White Label for Growth

Last week, I had a great conversation with an entrepreneur who is building a double-sided marketplace for teachers to connect to industry mentors. She already had a significant number of users on both sides of the marketplace using the product regularly, thanks to great relationships she had established with industry professionals. Her challenge, though, was this: how could she grow fast enough in order for this to be a good opportunity?

Under her current model, she sells the product to high schools. The market is extremely fragmented, never mind the fact that schools typically have very limited budgeting cycles. To overcome this bump, she needs another source of revenue. She had done some early experiments with white labeling the product. These relationships were yielding early traction, but she was hesitant to focus on this area. My advice was to give it serious attention.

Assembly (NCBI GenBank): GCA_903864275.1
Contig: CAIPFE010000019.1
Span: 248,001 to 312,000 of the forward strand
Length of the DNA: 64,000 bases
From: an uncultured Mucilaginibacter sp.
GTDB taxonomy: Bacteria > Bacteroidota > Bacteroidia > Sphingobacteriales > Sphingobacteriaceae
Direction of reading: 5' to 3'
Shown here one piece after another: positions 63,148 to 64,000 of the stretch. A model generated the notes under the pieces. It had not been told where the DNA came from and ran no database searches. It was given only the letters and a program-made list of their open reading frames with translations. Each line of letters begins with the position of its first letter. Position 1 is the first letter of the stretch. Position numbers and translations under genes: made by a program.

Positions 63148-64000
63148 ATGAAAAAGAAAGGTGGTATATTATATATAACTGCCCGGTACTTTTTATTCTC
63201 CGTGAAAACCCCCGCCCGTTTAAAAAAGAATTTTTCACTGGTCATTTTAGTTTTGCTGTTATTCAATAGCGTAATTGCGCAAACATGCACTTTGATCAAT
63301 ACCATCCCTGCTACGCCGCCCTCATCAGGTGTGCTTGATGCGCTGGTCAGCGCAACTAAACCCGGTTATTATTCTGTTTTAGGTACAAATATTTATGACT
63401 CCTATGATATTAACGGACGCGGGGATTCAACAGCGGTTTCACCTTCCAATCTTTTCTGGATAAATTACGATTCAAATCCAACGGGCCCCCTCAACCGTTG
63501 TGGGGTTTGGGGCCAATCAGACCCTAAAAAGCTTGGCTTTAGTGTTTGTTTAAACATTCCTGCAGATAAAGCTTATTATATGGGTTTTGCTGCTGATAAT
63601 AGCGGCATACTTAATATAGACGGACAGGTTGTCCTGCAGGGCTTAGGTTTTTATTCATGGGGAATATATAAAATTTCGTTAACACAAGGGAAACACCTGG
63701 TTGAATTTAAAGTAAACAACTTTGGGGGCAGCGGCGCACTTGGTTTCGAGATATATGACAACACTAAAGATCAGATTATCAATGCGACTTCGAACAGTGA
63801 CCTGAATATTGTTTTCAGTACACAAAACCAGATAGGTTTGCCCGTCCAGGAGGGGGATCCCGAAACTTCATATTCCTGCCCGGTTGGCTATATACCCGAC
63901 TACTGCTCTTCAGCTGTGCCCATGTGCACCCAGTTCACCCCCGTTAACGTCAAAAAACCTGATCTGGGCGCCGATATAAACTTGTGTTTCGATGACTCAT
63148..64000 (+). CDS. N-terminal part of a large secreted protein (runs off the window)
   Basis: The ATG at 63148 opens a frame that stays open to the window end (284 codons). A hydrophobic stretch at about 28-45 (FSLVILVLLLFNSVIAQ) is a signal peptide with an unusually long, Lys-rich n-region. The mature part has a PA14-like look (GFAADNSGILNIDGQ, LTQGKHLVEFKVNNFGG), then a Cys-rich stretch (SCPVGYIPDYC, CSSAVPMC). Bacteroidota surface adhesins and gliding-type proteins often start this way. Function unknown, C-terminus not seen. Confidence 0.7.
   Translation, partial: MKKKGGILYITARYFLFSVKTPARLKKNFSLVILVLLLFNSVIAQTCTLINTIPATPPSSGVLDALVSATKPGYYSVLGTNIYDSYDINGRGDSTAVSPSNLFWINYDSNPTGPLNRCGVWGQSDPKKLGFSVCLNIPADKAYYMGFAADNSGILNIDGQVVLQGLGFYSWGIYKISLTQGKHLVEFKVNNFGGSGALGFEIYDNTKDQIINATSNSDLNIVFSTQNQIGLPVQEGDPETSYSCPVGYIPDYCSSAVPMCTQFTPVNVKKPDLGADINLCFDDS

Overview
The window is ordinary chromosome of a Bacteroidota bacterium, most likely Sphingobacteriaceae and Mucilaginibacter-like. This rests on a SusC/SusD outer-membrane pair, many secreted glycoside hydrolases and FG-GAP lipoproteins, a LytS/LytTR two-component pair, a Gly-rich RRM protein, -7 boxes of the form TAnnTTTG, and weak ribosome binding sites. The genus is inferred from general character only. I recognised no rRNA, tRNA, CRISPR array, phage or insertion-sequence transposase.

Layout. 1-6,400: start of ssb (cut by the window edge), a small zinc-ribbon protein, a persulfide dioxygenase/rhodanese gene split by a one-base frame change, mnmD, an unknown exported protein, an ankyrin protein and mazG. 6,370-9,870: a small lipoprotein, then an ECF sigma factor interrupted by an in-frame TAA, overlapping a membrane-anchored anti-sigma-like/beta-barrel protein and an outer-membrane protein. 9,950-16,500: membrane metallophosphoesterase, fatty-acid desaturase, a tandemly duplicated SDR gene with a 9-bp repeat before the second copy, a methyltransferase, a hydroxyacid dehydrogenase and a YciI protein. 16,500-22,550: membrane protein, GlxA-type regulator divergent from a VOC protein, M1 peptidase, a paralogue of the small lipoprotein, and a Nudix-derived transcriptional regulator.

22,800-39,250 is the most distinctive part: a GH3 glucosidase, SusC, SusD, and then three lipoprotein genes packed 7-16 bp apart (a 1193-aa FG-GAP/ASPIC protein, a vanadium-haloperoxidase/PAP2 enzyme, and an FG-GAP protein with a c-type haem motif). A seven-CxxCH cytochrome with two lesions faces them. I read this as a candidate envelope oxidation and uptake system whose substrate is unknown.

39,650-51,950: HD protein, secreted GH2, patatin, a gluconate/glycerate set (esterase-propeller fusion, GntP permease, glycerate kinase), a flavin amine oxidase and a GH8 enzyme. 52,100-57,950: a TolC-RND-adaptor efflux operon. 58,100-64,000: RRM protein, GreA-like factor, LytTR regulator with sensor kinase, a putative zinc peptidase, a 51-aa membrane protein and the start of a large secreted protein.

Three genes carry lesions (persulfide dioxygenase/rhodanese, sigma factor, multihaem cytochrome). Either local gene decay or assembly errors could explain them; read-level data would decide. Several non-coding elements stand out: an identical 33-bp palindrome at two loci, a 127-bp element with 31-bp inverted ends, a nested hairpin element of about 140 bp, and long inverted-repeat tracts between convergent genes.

White labeling and affiliate marketing, which is essentially white labeling, are often perceived as negatives — firm stops in the creation of your own brand. Many companies stay away, because they want total control over the brand experience, or because there is often a stigma of shady players in the marketplace. But when done correctly and ethically, white labeling can be a truly powerful way to reach huge numbers of new customers.

If you don’t have the funds to reach all of the customers for your double-sided marketplace, going through white label channels can generate a huge amount of traffic for you with very low risk. When we were building OneAndOnly (became Match.com), 80% of our revenue came from our white label personals at first. Our partners’ existing distribution relationships gave us a huge surge in volume, which propelled us to a dominant place in the marketplace. It was a way for us to rapidly go to market and build our company out.

In the case of my entrepreneur friend mentioned earlier, she already had a large number of companies approaching her to white label her product. I encouraged her to go for it to increase her volume — because the marketplace with the largest volume always dominated. It’s a virtuous cycle; the information you get from more users enables you to create better product too. If you have a better product with the most users, you will be set up for success.

Show your support

Clapping shows how much you appreciated Will Bunker’s story.